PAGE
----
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XXIV. breaking and bending.

It is not many years since there prevailed in some parts of this country a method of discipline which would now be generally held barbarous even among the most conscientious parents. It was held to be an essential part of a child's training that as soon as its will was developed up to a certain point, it should be as definitely and distinctly broken as you break a plant upon its stalk. Instead of avoiding or postponing such a necessity, the parent fearlessly met the occasion, and was — for even the most rigorous parents were human-glad when it was over. The child must definitely be taught submission on some specific occasion, for submission's sake; and this without reference to its state of health, to its nervous condition, or to the possibility of obtaining the same result without such a direct contest. In fact, the direct contest was considered an advantage in itself; even if the way was clear to bending the will, that was not desirable — it must be broken.

Many persons now past middle age will recall [122] such contests as this. Generally the ordeal came from the father; often the mother would have chosen milder ways. Sometimes it came, however, from the mother, in which case the process was more formidable still, a stern woman being generally a sterner being than a man who shares that same attribute. What was the result? Often, no doubt, to create a strong and conscientious character, the will not being really broken, but only subordinated. Often it tended only to create the faults of a slave --evasion, insincerity, cowardice — in place of manly self-assertion. Very often it left a barrier of ice between parent and child. A woman of forty, the daughter of an educated lawyer in a country town, once told me that she never knew, until she was nearly twenty years old, how to tell time by the clock; the reason being that her father had undertaken to explain to her the method when she was but a child, and she had failed to comprehend it. She had been afraid to tell him that she did not understand, and equally afraid to ask light from any one else, lest he should hear of it, and blame her; so she said nothing about it for years. Yet that man, so crushing in his domestic authority, had never laid his hand on one of his children in punishment; his word and look were a sufficient rod. It is no wonder that when he died-respected and trusted by the whole community — his daughter [123] wrote to me, “His heart was pure-and terrible; I think there was not another like it on earth.” She was wrong; for there were, in the older and sterner times, a good many like it, though none more heroic, more single-minded, or more tenacious.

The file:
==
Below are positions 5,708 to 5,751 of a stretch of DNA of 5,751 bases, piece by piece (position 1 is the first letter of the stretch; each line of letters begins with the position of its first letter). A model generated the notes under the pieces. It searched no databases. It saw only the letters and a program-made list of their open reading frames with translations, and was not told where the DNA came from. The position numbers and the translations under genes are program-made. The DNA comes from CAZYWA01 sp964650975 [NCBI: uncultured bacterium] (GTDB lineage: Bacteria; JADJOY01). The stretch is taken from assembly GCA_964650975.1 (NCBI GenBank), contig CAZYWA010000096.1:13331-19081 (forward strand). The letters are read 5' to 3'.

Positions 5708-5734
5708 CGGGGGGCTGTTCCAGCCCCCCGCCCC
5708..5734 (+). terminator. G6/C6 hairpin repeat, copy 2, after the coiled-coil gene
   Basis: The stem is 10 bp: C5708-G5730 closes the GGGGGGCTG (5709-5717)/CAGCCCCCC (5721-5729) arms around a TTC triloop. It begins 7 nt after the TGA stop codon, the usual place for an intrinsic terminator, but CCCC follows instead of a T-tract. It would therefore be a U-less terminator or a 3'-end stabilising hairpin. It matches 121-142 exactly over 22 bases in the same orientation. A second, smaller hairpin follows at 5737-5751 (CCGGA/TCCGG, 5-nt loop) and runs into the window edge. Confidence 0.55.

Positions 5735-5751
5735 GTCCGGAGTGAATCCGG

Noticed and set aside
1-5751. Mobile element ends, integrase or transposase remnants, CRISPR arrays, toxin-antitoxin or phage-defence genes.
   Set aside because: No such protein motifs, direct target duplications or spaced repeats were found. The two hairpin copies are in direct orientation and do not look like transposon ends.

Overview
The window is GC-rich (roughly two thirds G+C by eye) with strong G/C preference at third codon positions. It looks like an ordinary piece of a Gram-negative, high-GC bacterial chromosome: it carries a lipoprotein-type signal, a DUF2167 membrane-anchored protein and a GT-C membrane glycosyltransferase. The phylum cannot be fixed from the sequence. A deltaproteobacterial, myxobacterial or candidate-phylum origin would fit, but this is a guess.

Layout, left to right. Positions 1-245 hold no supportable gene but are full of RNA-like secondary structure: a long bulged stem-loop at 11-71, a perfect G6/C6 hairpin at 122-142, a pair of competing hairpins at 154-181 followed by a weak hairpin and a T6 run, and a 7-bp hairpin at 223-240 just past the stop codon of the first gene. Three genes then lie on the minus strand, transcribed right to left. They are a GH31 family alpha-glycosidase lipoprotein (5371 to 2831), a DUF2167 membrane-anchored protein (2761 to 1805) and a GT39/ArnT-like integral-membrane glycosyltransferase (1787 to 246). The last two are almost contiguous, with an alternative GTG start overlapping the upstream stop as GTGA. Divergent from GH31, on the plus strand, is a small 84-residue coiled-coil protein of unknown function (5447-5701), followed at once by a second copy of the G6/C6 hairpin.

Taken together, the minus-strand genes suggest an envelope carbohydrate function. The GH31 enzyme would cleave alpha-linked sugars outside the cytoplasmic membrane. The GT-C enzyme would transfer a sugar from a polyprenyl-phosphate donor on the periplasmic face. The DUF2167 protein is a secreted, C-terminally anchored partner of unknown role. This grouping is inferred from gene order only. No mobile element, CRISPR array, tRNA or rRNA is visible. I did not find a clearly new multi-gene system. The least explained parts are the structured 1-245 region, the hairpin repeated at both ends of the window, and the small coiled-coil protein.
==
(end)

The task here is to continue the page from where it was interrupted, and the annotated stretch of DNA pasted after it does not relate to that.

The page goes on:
The modern theory is-and I confess it seems to Inc the wiser one--that the will itself is a part of the sacredness of our nature, and should no more be broken than the main shaft of a steam — engine. You shudder when your boy cries, “I will!” in the adjoining room, in that defiant tone which is a storm-signal to the parents' car. The fault is not, however, in the words; spoken in the right place and right tone, they represent the highest moral condition of which man is capable, since resignation itself is not a virtue so noble as is a concentrated and heroic purpose. How superbly does Tennyson state. the dignity of those words when he paints the marriage in “The Gardener's daughter!”